1. Nice work Tim as always. I feel that professional sports leagues and teams need to start taking concussions more seriously. They all say they do, but watching week in and week out, from football to footy, players with possible concussions are still sent back on the field with alarming regularities. As for footy, someone previously on this site (I forget who, apologies) had suggested an injury substitution rule. Something like when a player gets injured, a temporary sub comes on while the injured player is evaluated. I think this makes complete sense. It allows for proper evaluation without the pressure to get back out there and be a martyr. I understand they may be inherent opportunities for teams/coaches/players to take advantage of this rule, as for example a tired player feigns an injury to get a fresher player out there. But there are ways to work around this. Maybe the team must designate a player ahead of time to be the injury sub. Say you pick the teams most versatile player to be said sub. Regardless of teams trying to take advantage, I’d be more than willing to take that risk in order to have players’ current and future health be better evaluated and protected.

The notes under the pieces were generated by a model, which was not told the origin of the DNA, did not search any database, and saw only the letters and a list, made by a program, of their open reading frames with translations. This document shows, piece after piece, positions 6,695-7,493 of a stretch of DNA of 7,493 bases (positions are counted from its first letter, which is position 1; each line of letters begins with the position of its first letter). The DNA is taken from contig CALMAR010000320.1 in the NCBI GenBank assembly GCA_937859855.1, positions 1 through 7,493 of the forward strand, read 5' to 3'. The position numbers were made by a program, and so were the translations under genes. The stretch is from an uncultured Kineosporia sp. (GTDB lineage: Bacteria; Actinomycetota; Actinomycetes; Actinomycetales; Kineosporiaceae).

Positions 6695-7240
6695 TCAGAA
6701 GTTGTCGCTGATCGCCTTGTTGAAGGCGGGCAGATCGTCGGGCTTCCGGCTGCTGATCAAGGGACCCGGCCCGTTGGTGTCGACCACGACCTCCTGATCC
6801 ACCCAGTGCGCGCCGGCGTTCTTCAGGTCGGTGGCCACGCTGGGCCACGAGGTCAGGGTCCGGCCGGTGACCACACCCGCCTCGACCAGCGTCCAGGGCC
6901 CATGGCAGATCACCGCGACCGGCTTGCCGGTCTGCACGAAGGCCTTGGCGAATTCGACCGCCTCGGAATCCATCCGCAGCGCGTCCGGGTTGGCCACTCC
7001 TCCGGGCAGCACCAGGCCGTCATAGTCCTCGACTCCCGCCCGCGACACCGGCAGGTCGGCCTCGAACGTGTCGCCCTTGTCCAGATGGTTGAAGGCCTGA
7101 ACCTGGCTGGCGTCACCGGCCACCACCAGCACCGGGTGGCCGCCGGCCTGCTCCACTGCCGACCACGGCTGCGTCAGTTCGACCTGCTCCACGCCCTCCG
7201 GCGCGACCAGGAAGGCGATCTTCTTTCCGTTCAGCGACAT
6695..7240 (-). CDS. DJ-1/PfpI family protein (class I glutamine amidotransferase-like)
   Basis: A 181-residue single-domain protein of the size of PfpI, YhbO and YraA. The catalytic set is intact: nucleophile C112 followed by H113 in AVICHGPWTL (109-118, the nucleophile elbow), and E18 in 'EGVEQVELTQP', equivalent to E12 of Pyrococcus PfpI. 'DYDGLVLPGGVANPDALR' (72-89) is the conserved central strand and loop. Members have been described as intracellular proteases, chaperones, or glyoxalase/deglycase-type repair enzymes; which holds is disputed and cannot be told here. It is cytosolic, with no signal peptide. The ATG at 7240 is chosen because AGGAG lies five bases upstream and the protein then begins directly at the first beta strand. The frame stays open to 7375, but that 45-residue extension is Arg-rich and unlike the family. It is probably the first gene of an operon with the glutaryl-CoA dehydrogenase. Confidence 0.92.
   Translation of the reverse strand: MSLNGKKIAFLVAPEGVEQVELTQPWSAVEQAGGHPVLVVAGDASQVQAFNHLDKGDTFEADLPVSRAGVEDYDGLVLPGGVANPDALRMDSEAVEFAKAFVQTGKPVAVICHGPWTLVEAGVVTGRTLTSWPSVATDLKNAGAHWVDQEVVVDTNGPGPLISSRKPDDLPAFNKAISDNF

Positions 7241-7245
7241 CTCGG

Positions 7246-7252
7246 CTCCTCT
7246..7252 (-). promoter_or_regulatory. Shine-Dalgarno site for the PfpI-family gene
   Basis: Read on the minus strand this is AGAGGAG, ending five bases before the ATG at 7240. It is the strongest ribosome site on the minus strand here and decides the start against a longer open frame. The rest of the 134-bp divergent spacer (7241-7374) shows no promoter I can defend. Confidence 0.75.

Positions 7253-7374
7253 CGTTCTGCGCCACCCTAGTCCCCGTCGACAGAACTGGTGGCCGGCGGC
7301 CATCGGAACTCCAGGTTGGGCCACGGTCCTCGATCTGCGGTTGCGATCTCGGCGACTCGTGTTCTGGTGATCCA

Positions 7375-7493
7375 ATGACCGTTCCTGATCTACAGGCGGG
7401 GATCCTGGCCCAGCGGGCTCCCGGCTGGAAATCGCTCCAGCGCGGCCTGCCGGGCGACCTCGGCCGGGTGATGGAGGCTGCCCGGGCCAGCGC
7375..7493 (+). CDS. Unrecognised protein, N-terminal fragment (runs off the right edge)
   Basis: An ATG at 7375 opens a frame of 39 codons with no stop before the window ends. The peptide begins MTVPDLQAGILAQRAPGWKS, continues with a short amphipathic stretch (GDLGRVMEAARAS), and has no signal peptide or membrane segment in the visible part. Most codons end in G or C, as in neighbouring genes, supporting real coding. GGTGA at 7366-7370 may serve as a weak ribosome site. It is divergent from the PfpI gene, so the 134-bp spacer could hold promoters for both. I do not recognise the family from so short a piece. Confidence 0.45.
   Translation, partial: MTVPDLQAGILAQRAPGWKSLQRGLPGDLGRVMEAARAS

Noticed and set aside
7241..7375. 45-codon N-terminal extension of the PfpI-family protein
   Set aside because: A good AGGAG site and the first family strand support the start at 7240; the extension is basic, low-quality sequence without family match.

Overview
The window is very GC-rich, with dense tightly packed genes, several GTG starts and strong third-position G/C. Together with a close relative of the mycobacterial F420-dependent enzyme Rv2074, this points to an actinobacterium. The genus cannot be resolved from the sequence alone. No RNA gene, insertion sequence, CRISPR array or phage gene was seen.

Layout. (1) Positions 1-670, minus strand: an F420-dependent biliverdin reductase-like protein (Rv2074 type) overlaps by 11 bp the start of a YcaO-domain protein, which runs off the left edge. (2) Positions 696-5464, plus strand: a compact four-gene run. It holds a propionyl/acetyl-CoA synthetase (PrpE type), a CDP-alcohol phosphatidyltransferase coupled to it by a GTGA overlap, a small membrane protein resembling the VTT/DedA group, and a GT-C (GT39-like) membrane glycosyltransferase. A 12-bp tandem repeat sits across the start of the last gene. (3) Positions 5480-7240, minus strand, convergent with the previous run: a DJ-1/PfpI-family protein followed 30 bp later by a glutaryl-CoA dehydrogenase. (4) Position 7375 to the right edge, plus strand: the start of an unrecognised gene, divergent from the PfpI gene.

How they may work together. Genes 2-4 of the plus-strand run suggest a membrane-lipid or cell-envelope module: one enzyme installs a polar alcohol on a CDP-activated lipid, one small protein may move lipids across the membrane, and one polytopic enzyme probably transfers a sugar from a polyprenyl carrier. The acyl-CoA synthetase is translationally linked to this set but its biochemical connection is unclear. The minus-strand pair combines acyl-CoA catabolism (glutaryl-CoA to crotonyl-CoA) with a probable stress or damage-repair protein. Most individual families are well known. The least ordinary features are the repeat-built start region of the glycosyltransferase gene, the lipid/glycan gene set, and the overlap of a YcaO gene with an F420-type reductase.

.
    Something more needs to be done. That is obvious. I think partially the onus is on us fans to start demanding more from our sports leagues and teams.

    • Agree all around, A4u. Tim did a nice job here, and it’s good to see him continue to beat this drum loudly.

  2. Andy Muenz says:

    One option would be for teams to be allowed a 15 minute concussion substitute at the ref’s discretion. That sub is allowed to temporarily replace the injured player while undergoing evaluation and does not immediately count against the allotted subs. If a neutral doctor determines the injured player does not have a concussion, he can return to the game. Otherwise, he is removed and the sub now counts.